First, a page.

Trump change; preprint power; science stories

Scientists are nervous about the next four years, grant money is making preprints more common, and researchers should grab a beer with a science writer.

By Katie Moisse
2 December 2016 | 4 min read
This article is more than five years old.
Neuroscience—and science in general—is constantly evolving, so older articles may contain information or theories that have been reevaluated since their original publication date.
  • Many scientists are worried about the next four years, according to an article in Wednesday’s Washington Post. Anti-science statements Donald Trump made during the presidential campaign, along with his picks for key posts in agencies that set scientific policies, signal stark changes ahead.

    “It was clear that the election and the victor were about rejecting the political establishment, and we want to make sure that doesn’t mean rejecting established scientific understanding,” Rush Holt, chief executive officer of the American Association for the Advancement of Science and a former Democratic congressman, told The Washington Post. “It’s one thing to say out with the old, in with the new, but you don’t want to say out with the tested and in with the untested when it comes to knowledge.”

    Women and minority scientists are especially concerned about the Trump presidency. That’s why a group called 500 Women Scientists has pledged to defend the scientific process and the diverse group of people who live by it.

    “We reject the hateful rhetoric that was given a voice during the U.S. presidential election and which targeted minority groups, women, LGBTQIA, immigrants, and people with disabilities, and attempted to discredit the role of science in our society,” reads an open letter on the group’s website.

    More than 11,000 people have signed the letter.

  • Many biologists are wary of the preprint — the public posting of a research paper before it’s been peer reviewed. But the practice is about to become a little more mainstream.

    A federally funded program doling out $120 million in grant money now requires researchers to post early manuscripts on a preprint server, according to an article in Nature this week. The rule could help make preprints a normal step in the publication process.

    “The hope would be that, over time, biologists grow to see the value and want to do this,” says Ron Vale, a cell biologist at the University of California, San Francisco, and founder of ASAPbio, a preprint advocacy group.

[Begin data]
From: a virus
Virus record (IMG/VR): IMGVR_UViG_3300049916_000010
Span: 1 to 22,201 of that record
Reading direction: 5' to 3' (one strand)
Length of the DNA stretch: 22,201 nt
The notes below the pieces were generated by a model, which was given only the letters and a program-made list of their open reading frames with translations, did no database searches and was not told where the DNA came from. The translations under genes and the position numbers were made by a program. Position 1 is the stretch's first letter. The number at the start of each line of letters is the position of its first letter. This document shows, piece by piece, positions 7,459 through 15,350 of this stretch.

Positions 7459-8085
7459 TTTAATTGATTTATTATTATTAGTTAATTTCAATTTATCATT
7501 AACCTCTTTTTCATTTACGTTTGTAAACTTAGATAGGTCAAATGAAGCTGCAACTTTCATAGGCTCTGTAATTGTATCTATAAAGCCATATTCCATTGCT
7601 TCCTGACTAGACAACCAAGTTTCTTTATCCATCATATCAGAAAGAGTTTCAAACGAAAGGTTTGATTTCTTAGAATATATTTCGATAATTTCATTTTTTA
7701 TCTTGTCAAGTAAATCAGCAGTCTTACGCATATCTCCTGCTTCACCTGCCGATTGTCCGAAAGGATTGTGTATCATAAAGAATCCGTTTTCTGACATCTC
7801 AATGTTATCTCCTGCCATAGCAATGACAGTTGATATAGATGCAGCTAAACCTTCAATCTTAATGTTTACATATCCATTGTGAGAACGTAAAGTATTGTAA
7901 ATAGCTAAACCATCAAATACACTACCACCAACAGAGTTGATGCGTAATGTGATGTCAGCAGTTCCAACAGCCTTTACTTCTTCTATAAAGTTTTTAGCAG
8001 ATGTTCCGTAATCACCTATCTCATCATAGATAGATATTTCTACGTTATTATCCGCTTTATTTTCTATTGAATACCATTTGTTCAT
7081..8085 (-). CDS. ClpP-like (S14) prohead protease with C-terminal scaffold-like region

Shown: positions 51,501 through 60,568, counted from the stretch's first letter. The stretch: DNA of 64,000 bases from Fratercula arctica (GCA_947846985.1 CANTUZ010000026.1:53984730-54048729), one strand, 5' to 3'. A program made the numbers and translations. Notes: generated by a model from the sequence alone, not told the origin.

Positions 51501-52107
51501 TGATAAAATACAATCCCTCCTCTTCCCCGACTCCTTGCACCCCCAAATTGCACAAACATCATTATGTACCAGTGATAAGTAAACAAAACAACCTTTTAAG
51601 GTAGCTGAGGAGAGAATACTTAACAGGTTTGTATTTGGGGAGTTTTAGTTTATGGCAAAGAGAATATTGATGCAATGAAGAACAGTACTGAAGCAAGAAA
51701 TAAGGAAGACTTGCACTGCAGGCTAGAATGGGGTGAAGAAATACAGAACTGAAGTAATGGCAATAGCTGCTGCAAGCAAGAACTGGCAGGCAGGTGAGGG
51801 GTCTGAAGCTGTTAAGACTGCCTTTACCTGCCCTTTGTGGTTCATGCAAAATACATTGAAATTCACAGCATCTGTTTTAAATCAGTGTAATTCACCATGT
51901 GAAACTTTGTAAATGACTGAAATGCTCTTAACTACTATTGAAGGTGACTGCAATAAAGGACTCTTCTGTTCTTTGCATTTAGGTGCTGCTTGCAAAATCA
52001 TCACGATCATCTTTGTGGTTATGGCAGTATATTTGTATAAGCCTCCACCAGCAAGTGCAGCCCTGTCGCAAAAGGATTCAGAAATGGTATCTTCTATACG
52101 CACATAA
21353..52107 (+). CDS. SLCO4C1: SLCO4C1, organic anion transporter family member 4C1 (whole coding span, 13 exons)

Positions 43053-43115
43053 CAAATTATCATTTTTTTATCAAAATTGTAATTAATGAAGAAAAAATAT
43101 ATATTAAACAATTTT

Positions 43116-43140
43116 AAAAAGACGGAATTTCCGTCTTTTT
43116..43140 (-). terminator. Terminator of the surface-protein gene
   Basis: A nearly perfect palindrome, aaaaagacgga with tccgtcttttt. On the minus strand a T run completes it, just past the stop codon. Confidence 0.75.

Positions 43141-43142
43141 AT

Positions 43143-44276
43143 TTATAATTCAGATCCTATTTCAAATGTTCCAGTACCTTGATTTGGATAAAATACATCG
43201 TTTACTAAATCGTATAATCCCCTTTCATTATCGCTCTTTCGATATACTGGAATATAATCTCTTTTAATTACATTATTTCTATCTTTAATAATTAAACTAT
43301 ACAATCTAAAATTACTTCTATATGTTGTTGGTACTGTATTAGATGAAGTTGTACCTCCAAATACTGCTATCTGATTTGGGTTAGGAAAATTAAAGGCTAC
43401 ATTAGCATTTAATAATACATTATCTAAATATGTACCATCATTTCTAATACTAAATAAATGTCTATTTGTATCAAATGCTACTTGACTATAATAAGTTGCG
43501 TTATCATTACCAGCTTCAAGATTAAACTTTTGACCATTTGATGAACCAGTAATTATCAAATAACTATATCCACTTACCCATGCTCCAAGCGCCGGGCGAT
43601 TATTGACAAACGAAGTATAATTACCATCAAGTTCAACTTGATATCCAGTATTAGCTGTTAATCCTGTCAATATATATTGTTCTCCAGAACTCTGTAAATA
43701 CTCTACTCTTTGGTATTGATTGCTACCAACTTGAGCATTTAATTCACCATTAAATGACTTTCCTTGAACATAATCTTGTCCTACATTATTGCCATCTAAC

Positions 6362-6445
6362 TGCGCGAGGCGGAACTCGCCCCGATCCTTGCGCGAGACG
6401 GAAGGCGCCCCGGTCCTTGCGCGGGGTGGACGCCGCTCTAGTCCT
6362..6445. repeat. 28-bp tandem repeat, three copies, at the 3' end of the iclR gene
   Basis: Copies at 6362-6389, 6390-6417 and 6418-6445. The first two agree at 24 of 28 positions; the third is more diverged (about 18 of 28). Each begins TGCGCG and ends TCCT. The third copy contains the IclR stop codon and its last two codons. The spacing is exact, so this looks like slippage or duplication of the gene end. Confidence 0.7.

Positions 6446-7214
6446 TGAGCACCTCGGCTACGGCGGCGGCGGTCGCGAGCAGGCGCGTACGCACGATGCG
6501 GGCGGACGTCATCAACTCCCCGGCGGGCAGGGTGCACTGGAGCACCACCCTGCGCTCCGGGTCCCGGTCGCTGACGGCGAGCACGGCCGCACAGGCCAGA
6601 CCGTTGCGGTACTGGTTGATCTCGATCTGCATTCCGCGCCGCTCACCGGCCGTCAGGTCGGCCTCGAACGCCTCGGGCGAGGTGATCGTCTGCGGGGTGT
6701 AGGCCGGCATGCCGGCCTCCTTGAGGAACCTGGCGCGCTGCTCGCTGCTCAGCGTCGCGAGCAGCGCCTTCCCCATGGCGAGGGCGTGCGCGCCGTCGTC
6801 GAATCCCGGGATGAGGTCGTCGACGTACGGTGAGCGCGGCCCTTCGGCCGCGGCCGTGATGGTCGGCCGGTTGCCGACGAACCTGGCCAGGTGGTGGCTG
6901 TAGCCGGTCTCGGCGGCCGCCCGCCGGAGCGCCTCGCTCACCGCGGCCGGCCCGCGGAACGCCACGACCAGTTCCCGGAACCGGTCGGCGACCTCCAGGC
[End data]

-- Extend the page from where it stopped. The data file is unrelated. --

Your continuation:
Biohub, the $600 million biomedical science initiative launched by Facebook founder Mark Zuckerberg and Priscilla Chan, is also considering a preprint requirement for grantees, Nature reports.

  • Good science writers can take important findings and make them interesting and accessible to a broad audience. But they can’t do it alone. An analysis in Cell entitled “A scientist and a journalist walk into a bar …” by science writer Susan Matheson outlines how scientists can help.

    First of all, researchers should spend time with science writers. “By being available to journalists and by being open to these conversations, you can minimize the misinformation that gets out [as well as] the anti-science sentiment, which some people think is growing,” Ellen Ruppel Shell, director of Boston University’s master’s program in science journalism, tells Matheson.

    Scientists should also learn some storytelling skills. For instance, imagery is a powerful tool.

    Finally, researchers should seek opportunities to speak to the public. Tweet, blog, do interviews for podcasts or attend a science café. Opportunities to talk about science abound.

  • An article published Tuesday on Vox highlights the dark side of embargoes. These are the dates and times that journalists are allowed to publish content that is released to them ahead of publication.

    Most of the major research journals have embargoes. As a result, these journals exert control over the news cycle: news sites all tend to run stories about the same studies at the same time.

    “In reality, embargoes allow journals, universities, nonprofits, and corporations to decide what’s important — and when. That should be up to journalists and, frankly, anyone who writes about science,” writes Ivan Oransky, who runs the blogs Retraction Watch and Embargo Watch. (Oransky is on Spectrum’s advisory board.)

    Oransky urges journalists to seek out the untold, un-embargoed stories of science.

    “You’ll also actually reflect the ups, downs, and sideways of science, not just the highlights some journal wants you to focus on,” he writes. He has a message for journals, too: “Remember that whole unfettered scholarly pursuit of truth that you love to champion? Walk the talk.”

  • Last week, ABC News featured a boy with autism whose love for Disney movies ultimately helped him connect with those around him.

    Owen Suskind is the star of “Life, Animated,” a book by his father, Ron Suskind. A documentary based on the book is now available. Here’s a sneak peek, from ABC News’ “20/20.”

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